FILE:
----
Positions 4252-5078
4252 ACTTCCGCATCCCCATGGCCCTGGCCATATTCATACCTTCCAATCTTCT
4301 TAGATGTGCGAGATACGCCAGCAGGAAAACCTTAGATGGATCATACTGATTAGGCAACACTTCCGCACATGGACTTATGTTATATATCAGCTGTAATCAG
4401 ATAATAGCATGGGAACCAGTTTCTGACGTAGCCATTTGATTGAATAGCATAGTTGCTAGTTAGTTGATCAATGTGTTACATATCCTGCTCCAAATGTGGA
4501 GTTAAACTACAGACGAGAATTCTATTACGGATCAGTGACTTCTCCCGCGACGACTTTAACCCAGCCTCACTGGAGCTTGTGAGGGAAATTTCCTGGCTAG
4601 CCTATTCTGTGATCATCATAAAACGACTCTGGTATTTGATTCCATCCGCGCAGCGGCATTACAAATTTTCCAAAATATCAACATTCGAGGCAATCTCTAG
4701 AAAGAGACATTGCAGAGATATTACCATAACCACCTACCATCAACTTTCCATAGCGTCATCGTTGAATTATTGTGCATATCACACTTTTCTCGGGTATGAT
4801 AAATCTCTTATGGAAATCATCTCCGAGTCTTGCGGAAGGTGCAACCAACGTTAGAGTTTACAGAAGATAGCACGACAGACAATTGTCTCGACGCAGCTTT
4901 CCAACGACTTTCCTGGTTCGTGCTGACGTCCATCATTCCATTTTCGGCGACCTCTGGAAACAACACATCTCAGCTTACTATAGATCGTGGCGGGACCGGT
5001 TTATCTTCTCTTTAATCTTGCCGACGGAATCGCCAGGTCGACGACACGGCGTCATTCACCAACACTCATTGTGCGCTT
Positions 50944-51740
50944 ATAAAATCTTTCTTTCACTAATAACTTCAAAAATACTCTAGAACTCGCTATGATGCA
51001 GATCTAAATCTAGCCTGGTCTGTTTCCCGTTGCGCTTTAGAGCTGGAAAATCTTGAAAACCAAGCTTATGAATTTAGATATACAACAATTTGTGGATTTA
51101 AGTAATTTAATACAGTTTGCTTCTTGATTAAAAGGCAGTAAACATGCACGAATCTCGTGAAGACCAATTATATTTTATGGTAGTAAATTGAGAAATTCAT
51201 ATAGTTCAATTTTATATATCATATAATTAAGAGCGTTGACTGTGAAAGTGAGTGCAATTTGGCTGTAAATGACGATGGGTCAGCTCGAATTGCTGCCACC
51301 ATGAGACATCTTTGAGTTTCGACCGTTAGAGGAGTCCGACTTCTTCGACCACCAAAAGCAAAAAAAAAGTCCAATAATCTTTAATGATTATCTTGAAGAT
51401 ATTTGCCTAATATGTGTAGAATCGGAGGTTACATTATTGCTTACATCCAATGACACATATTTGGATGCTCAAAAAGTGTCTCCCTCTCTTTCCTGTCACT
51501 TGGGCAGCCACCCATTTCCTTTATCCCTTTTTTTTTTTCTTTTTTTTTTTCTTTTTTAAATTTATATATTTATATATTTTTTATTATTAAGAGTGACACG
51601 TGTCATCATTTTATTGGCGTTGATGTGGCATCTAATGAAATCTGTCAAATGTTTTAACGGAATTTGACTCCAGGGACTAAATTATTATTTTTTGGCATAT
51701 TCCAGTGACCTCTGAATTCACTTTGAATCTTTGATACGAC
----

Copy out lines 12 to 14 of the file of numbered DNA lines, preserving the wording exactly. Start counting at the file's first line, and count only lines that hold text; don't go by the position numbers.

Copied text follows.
50944 ATAAAATCTTTCTTTCACTAATAACTTCAAAAATACTCTAGAACTCGCTATGATGCA
51001 GATCTAAATCTAGCCTGGTCTGTTTCCCGTTGCGCTTTAGAGCTGGAAAATCTTGAAAACCAAGCTTATGAATTTAGATATACAACAATTTGTGGATTTA
51101 AGTAATTTAATACAGTTTGCTTCTTGATTAAAAGGCAGTAAACATGCACGAATCTCGTGAAGACCAATTATATTTTATGGTAGTAAATTGAGAAATTCAT